I agree with directly observing the patient ambulating before discharge. Our nurses too are always eager for a quick d/c but they've learned that I'm one of the providers that won't let that slide. Also exam and charting on these patients has to be EXTREMELY thorough every single time.

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A trick I learned about drunks is they'll wake up more readily if their bladders are full - so it helps with getting them up and around...which is a step (excuse the pun) towards discharge.

 

SK

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Drunks are dry, most chronic alcoholics live in a state of dehydration. A single fluid bolus isn't going to hurt them nor is it going to turn them into a fountain of urine. It's easier to get them up and moving if you have corrected a small measure of their dehydration.  

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Yes I agree -- fluids for any patient with signs of dehydration. In those without evidence of dehydration, sure, a liter bolus won't hurt them. But, it also isn't necessary. It does make them more likely to become fountains of urine. And the cost of nursing time is significant if needing to hold them down, they're a difficult stick, or end up needing to be bathed. The literature shows no difference in length of visit (even though there are few relevant studies). Obviously practice styles and patient populations may differ... but my point is that giving IV fluids doesn't have to be an automatic part of the treatment plan in every intoxicated patient. Waiting until they wake up and can tolerate PO fluids AND make it to the bathroom would have similar benefit of hydration without added cost of time/supplies at the end of the day. Just something to consider in the future!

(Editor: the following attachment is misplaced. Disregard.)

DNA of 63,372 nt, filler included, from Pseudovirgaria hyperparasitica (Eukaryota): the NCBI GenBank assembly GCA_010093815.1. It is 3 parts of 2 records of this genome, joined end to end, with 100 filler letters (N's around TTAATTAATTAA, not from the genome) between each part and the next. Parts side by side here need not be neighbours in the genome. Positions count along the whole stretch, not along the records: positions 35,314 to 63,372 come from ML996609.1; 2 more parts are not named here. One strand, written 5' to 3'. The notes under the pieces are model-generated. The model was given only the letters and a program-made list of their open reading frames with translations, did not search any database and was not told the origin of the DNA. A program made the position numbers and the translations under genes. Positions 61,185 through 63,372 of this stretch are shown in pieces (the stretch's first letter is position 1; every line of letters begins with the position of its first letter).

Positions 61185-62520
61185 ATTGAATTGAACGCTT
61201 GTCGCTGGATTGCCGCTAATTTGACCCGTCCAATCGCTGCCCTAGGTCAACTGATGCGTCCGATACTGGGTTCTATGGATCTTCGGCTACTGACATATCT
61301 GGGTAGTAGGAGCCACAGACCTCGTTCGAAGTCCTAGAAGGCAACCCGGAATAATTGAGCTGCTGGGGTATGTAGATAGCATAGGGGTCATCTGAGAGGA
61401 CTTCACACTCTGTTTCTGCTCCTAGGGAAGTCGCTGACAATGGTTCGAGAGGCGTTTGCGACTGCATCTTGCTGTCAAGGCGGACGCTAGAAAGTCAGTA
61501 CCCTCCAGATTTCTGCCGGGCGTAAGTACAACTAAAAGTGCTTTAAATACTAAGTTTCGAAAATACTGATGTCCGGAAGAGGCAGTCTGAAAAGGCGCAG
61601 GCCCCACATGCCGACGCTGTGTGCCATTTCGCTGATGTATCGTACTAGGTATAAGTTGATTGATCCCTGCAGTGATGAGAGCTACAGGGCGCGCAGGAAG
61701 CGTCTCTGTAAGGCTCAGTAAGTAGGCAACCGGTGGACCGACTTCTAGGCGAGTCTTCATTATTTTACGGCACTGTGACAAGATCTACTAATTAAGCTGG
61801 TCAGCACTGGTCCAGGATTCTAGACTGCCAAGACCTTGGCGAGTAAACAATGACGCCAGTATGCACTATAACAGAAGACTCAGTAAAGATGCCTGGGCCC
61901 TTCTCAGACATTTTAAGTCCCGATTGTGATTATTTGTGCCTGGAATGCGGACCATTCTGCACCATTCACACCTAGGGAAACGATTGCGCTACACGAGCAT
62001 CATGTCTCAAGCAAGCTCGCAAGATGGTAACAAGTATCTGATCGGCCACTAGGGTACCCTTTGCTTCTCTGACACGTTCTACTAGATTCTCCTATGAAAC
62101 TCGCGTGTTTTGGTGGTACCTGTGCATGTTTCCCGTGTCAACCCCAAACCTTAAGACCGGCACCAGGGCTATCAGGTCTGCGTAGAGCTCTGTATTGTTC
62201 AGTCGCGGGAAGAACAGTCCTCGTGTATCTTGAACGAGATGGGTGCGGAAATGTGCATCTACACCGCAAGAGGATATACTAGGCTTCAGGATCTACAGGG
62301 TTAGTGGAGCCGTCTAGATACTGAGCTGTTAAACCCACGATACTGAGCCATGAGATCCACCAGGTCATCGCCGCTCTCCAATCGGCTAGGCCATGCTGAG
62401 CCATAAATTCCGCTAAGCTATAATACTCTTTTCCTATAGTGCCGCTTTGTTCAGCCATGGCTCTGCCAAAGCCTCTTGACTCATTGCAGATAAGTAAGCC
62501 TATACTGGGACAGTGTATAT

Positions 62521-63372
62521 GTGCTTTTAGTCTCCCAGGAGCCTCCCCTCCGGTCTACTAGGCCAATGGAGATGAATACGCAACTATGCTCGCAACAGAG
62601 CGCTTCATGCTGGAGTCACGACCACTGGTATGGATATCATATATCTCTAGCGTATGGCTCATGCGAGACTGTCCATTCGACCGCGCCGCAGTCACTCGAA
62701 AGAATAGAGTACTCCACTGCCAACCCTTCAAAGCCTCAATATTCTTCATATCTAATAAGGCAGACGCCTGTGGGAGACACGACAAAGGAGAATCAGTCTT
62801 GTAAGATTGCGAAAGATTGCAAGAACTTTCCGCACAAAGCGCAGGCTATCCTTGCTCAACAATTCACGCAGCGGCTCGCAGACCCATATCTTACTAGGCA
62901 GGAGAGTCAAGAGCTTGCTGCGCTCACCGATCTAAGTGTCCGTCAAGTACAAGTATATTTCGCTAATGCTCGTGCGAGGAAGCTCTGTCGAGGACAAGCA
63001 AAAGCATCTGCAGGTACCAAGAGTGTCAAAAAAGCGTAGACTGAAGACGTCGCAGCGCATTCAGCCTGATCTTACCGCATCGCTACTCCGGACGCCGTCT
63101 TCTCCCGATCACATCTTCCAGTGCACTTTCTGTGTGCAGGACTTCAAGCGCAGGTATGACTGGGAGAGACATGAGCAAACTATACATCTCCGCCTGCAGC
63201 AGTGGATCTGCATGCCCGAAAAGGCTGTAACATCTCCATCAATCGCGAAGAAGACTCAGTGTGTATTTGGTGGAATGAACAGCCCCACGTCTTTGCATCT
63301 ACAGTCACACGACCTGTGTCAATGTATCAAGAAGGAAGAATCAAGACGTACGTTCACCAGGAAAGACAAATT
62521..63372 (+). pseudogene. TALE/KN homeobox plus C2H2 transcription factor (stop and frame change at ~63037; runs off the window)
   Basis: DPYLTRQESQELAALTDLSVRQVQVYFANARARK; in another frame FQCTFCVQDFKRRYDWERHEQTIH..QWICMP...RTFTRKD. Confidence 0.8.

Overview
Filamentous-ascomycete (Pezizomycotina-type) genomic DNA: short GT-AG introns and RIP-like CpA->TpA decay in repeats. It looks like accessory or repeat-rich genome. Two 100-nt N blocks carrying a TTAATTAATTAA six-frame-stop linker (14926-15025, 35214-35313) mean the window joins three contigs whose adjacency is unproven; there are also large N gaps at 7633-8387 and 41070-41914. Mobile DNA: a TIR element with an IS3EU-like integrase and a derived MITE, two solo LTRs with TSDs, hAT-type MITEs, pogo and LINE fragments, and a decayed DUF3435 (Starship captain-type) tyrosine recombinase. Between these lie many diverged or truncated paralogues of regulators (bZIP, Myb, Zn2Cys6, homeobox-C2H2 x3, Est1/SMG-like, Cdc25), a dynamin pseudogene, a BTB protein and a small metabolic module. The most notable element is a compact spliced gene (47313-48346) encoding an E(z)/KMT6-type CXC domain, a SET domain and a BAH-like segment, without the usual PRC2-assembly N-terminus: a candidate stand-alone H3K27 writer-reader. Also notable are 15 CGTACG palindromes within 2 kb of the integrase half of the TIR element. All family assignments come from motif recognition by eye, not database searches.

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PS - The urine issue is probably exaggerated in my department because our hospital refuses to restock our disposable urinals, and we have only 2 bathrooms for our patients to share. Add these issues to a patient who can't ambulate without assistance to the restroom, and we've got a nursing disaster. It honestly feels like practicing in a 3rd world country at times :(